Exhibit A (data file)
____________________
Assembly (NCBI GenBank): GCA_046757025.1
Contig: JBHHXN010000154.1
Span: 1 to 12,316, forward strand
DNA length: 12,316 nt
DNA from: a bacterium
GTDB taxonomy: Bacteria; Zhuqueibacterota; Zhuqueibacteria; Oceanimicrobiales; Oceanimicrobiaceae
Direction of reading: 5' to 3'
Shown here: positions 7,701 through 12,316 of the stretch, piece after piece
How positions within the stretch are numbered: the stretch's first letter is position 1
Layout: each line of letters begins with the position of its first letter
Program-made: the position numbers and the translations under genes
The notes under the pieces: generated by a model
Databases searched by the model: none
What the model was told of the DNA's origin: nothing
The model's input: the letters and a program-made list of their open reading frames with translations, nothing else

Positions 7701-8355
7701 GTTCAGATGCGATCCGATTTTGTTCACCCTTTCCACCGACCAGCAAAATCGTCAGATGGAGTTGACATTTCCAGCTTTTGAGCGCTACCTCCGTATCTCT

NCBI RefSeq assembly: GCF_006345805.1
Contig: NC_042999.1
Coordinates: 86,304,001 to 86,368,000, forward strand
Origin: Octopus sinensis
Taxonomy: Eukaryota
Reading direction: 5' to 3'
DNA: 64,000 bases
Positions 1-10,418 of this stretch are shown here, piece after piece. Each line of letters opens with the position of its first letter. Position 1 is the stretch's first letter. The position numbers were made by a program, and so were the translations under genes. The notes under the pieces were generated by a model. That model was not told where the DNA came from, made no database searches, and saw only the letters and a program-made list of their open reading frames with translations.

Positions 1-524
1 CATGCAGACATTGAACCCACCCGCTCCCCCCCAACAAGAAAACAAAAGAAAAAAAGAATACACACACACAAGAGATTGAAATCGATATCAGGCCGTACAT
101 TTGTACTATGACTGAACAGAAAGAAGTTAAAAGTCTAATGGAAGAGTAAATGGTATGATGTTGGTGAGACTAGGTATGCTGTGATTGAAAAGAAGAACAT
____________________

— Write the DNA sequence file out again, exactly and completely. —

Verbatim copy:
Assembly (NCBI GenBank): GCA_046757025.1
Contig: JBHHXN010000154.1
Span: 1 to 12,316, forward strand
DNA length: 12,316 nt
DNA from: a bacterium
GTDB taxonomy: Bacteria; Zhuqueibacterota; Zhuqueibacteria; Oceanimicrobiales; Oceanimicrobiaceae
Direction of reading: 5' to 3'
Shown here: positions 7,701 through 12,316 of the stretch, piece after piece
How positions within the stretch are numbered: the stretch's first letter is position 1
Layout: each line of letters begins with the position of its first letter
Program-made: the position numbers and the translations under genes
The notes under the pieces: generated by a model
Databases searched by the model: none
What the model was told of the DNA's origin: nothing
The model's input: the letters and a program-made list of their open reading frames with translations, nothing else

Positions 7701-8355
7701 GTTCAGATGCGATCCGATTTTGTTCACCCTTTCCACCGACCAGCAAAATCGTCAGATGGAGTTGACATTTCCAGCTTTTGAGCGCTACCTCCGTATCTCT

NCBI RefSeq assembly: GCF_006345805.1
Contig: NC_042999.1
Coordinates: 86,304,001 to 86,368,000, forward strand
Origin: Octopus sinensis
Taxonomy: Eukaryota
Reading direction: 5' to 3'
DNA: 64,000 bases
Positions 1-10,418 of this stretch are shown here, piece after piece. Each line of letters opens with the position of its first letter. Position 1 is the stretch's first letter. The position numbers were made by a program, and so were the translations under genes. The notes under the pieces were generated by a model. That model was not told where the DNA came from, made no database searches, and saw only the letters and a program-made list of their open reading frames with translations.

Positions 1-524
1 CATGCAGACATTGAACCCACCCGCTCCCCCCCAACAAGAAAACAAAAGAAAAAAAGAATACACACACACAAGAGATTGAAATCGATATCAGGCCGTACAT
101 TTGTACTATGACTGAACAGAAAGAAGTTAAAAGTCTAATGGAAGAGTAAATGGTATGATGTTGGTGAGACTAGGTATGCTGTGATTGAAAAGAAGAACAT